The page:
Greetings, and welcome to my internet home!
Over the past three-odd years of learning ancient languages, I have found few blogs devoted to this niche. There are many blogs about learning Greek, Latin, or Hebrew (mostly written by classicists or biblical scholars), and these are superb. But I wanted to fill a niche for blogs about all ancient tongues.
Though they are often deemed so, I prefer to not call Greek, Hebrew, and Latin “dead languages.” Greek is still very much alive, though quite unrecognizable from Homer and Aeschylus. Hebrew, despite its near-two-milennia death, also has a pulse. But even the dialects I am studying, which are long-“dead,” are very much alive. They continue to live on in their students. Call me sentimental, but I just don’t like the connotation of “dead.”
I will read anything you give me, but I am more interested in religion, philosophy, and myth than in histories or legal documents. In the ancient world, the lines between these categories were not at all clear. But I would like to be upfront about my biases.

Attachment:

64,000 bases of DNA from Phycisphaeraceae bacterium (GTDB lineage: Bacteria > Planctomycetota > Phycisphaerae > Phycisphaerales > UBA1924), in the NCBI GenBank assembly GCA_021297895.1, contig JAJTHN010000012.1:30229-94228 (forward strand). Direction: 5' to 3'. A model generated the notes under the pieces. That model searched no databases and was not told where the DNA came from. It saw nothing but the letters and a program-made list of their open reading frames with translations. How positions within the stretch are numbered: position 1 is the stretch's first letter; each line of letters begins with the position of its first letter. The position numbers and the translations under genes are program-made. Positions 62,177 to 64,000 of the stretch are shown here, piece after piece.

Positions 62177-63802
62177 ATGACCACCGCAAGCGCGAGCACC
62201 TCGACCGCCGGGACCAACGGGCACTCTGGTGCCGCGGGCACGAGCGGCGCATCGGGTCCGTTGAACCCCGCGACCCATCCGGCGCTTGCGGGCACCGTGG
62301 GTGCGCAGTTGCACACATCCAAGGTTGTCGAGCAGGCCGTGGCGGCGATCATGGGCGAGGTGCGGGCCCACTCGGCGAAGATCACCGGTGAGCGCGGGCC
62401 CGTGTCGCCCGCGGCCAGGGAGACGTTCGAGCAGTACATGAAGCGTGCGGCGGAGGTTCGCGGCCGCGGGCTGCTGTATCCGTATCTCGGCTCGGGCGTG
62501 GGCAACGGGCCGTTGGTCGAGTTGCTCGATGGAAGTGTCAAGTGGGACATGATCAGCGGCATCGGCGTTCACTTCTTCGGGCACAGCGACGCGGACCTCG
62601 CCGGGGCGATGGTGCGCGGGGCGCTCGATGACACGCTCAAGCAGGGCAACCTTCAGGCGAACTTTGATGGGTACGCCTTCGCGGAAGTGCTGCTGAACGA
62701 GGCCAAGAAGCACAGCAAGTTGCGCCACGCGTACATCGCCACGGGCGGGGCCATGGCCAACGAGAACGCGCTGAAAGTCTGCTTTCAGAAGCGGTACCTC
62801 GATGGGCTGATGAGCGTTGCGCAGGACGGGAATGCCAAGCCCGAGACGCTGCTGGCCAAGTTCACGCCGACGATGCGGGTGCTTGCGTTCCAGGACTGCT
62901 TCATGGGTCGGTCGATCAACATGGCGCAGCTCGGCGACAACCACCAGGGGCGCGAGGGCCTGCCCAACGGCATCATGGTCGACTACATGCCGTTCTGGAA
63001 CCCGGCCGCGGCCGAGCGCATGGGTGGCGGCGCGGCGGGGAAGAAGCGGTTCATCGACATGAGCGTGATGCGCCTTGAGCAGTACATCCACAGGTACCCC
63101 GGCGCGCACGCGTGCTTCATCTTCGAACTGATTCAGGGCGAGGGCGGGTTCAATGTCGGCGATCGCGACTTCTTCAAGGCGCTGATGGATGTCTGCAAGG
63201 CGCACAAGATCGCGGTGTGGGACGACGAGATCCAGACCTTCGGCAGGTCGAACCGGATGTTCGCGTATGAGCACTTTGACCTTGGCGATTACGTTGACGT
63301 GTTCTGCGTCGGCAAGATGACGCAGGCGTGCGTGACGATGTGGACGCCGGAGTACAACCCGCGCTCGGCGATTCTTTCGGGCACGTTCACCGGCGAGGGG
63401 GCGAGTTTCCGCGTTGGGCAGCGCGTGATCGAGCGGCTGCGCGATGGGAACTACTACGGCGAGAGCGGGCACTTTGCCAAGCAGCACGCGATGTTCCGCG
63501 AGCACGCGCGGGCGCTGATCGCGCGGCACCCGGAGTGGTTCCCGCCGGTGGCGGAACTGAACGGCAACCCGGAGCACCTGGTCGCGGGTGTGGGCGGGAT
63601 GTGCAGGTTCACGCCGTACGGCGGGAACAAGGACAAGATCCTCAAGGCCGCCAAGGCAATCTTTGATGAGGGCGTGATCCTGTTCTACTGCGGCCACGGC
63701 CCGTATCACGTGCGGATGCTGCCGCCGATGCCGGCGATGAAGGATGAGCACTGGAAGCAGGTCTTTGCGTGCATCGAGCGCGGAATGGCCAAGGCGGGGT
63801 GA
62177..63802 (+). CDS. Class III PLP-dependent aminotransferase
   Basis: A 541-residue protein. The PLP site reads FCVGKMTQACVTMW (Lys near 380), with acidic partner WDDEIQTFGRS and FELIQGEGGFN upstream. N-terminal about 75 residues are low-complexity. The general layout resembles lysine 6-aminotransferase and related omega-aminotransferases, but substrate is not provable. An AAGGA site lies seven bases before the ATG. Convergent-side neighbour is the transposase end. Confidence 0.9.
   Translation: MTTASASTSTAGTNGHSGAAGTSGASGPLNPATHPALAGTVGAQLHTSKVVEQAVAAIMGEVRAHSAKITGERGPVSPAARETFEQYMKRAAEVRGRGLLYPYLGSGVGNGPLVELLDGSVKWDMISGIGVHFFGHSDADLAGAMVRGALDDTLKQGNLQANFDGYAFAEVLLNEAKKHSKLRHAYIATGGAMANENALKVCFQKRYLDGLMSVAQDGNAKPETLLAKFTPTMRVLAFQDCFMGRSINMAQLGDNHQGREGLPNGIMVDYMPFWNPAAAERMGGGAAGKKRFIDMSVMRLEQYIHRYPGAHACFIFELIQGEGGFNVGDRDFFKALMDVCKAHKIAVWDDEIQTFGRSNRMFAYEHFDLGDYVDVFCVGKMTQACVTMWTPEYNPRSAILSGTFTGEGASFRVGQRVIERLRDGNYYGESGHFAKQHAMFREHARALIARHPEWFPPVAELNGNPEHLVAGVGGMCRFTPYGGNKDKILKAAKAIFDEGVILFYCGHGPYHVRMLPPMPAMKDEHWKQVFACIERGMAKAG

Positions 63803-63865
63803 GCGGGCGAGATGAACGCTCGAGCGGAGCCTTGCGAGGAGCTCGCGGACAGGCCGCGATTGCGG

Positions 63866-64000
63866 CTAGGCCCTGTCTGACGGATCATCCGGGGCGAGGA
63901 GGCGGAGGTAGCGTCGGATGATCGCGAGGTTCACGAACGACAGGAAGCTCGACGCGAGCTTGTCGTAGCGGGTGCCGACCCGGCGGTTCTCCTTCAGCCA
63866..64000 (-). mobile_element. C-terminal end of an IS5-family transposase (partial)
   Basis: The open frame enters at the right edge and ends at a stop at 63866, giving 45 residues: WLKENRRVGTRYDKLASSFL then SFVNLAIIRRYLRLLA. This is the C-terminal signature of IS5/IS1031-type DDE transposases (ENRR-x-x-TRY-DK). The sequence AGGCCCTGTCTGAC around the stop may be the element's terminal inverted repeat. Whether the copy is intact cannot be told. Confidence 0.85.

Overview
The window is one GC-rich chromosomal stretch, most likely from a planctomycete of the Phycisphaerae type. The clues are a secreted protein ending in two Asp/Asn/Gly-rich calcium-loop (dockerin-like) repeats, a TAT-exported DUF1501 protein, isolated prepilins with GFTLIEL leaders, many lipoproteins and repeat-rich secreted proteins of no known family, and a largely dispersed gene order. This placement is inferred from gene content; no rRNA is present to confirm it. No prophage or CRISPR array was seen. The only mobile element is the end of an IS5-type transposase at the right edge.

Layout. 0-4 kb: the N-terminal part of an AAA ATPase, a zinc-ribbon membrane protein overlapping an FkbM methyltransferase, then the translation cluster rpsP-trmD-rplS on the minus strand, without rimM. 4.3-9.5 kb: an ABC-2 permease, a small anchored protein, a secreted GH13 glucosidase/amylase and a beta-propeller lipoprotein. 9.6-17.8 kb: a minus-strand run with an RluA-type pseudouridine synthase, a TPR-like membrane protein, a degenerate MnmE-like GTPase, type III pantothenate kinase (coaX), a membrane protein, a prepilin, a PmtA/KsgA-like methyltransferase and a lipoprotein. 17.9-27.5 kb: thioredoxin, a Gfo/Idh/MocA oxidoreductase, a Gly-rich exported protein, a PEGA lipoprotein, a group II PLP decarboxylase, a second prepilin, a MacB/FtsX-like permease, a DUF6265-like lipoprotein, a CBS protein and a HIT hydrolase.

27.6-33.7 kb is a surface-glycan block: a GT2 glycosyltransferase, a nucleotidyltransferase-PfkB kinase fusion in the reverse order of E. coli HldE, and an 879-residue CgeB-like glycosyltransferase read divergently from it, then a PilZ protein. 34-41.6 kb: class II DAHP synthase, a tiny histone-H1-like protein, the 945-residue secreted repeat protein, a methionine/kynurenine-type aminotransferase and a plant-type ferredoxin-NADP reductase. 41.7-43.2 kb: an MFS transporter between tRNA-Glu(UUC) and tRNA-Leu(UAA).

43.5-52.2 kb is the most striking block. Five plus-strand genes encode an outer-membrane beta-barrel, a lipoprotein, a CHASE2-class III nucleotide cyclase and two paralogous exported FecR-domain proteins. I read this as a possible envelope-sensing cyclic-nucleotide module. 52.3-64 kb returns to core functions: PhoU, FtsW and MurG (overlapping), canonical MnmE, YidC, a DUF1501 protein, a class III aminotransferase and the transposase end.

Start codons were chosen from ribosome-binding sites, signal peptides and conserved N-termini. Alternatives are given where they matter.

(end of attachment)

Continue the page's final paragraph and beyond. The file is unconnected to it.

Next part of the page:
Most of all, I hope to blog my way through various resources for students of ancient languages, from commentaries and dual-language editions to lexicons and grammars. I hope to provide insight and advice for others walking down this path. Most of all, I hope you will join me.
A preview of what is to come:
- Some introductory posts on how I got into each of my three languages.
- A series on working through Philippians in Greek with the help of Jerry Sumney’s reader.
- Some thoughts on Jerome’s translation of the Hebrew Bible and how they are presented in Scott Goins’ Vulgate Old Testament Reader.
- A series on the Ten Commandments in Exodus and Deuteronomy.